Monday, September 16, 2019

Writing Expository Nonfiction that Sings, Part 2

Last Monday, I began talking about the importance of understanding the key elements of finely-crafted expository nonfiction and helping students identify them as they read and include them as they write.

The first key characteristic of expository writing that sings is a narrowly-focused topic. Broad topics lead to general writing that lacks passion and excitement, but specific topics allow writers to really dig in and be creative (while still adhering to the facts). One of the easiest and most authentic ways to develop a narrow topic is by starting with a question.

For example, my book Feathers: Not Just for Flying began with one sentence in a magazine article: “Hummingbird eyelashes are the smallest feathers in the world.”

When I read those words, my mind exploded with questions. Birds have eyelashes? And they’re made of feathers? Exactly how small are they, and what do they look like?

All these questions eventually led me to a bigger question: How else do birds use their feathers in unexpected ways? Feathers: Not Just for Flying answers that question by providing sixteen examples.

The seed for Can an Aardvark Bark? was planted during a family trip to Disney World when my nephew was 9 and my nieces were 7 and 5.

One day we decided to take a break from the rides and visit the Animal Kingdom, where we saw two adorable cotton-top tamarin monkeys. The informational plaque on their cage told us the monkeys’ natural habitat and range, what they eat, and the sounds they make. It said they bark.

My nieces and nephew were skeptical. But then, as if on cue, the monkeys started vocalizing. That night my nephew asked a great question: “Do you think there are a lot of different animals that bark?” Researching that question with him eventually led me to write a book about a wide variety of animal sounds.

My upcoming book, Summertime Sleep: Animals that Estivate, began with a trip to the library in 2011. I spotted a 250-page book about hibernation and asked myself, “Is there really that much to say about hibernation?” As I read the book, I came across a single paragraph about an animal behavior I’d never heard of—estivation.

After reading that paragraph, I had SO many questions. I NEEDED to know more about how and why a wide range of animals, from snails and salamanders to fish and hedgehogs, rest all summer long. I can’t wait to share all the cool things I discovered when the book is published.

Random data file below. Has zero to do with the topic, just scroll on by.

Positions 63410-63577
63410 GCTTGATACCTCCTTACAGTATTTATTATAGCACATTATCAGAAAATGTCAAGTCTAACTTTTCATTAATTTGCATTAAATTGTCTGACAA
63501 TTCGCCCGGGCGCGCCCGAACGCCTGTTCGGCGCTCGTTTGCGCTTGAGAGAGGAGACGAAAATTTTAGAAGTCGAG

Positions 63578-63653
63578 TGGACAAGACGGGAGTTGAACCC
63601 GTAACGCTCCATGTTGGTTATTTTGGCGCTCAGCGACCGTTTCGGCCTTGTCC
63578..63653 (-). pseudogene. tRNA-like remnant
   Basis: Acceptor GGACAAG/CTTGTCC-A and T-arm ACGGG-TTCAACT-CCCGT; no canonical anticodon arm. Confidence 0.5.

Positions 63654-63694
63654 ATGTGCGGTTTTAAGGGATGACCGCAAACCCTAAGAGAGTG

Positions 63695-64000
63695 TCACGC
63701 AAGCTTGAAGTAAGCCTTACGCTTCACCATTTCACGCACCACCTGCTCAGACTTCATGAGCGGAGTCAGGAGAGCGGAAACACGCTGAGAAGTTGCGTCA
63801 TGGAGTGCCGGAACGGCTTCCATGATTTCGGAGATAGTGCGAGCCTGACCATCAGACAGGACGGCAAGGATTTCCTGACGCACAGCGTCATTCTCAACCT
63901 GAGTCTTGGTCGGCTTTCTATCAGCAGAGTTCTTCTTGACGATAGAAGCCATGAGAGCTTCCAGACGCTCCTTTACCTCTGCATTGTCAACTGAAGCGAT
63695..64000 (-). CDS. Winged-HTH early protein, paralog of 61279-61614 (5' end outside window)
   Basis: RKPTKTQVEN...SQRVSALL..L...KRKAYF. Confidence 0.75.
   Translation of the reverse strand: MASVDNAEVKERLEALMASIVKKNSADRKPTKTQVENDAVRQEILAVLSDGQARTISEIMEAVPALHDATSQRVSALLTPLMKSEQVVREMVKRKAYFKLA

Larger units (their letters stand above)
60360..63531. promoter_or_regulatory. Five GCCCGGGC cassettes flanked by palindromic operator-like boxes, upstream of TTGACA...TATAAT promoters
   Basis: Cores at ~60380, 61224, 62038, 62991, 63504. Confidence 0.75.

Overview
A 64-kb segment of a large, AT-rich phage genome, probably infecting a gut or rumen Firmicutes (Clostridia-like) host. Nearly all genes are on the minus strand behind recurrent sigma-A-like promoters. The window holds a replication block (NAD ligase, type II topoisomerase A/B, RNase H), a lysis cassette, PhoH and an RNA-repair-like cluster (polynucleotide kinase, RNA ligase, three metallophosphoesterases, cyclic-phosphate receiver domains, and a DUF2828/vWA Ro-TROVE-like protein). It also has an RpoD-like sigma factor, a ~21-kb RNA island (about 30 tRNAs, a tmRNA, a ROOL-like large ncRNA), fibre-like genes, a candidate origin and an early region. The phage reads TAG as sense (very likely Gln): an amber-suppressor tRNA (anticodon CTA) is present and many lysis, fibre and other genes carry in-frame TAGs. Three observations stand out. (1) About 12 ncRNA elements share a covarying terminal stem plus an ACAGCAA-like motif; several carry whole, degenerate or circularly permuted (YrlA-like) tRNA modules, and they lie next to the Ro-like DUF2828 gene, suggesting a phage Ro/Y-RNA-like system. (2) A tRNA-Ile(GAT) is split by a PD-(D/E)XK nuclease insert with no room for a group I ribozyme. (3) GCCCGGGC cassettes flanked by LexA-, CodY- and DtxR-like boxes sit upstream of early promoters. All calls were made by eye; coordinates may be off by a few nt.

To help students develop a spirit of inquiry:

—Encourage them to be open to new ideas and information all the time. When I read the “hummingbird eyelashes” tidbit, I was working on another book, but I still paid attention. I was on vacation when we saw the barking monkeys, but I didn’t let that experience slip away.

—Model ways students can keep track of questions they have or things they’re curious about. I am constantly tacking things, like the “hummingbird eyelashes” article, to the idea board in my office.

You could have an idea board or a Wonder Wall in your classroom, or students could keep track of their questions and ideas on the last page of their writer’s notebook. When it’s time to do a nonfiction writing project, students can look through the questions and use one of them to fuel their own journey of discovery.

Even if you give your students an umbrella topic that compliments your curriculum, such as the Revolutionary War, a list of questions is still a valuable tool. Students can use them to brainstorm alone or with a buddy. If they notice a commonality to their questions, they can see if there’s a way to apply that to the umbrella topic.

For example, if a child has lots of weather-related questions, maybe s/he could write about weather during the Revolutionary War. Since it was an exceptionally snowy period in history, that would be a great topic. If a child gets excited about numbers, maybe s/he could create a series of infographics comparing statistics related to different battles or the two different armies.

When natural curiosity guides the research and writing process, and when children are encouraged to zero in on what they find most fascinating, their final piece is bound to burst with passion and personality. Why not give it a try?

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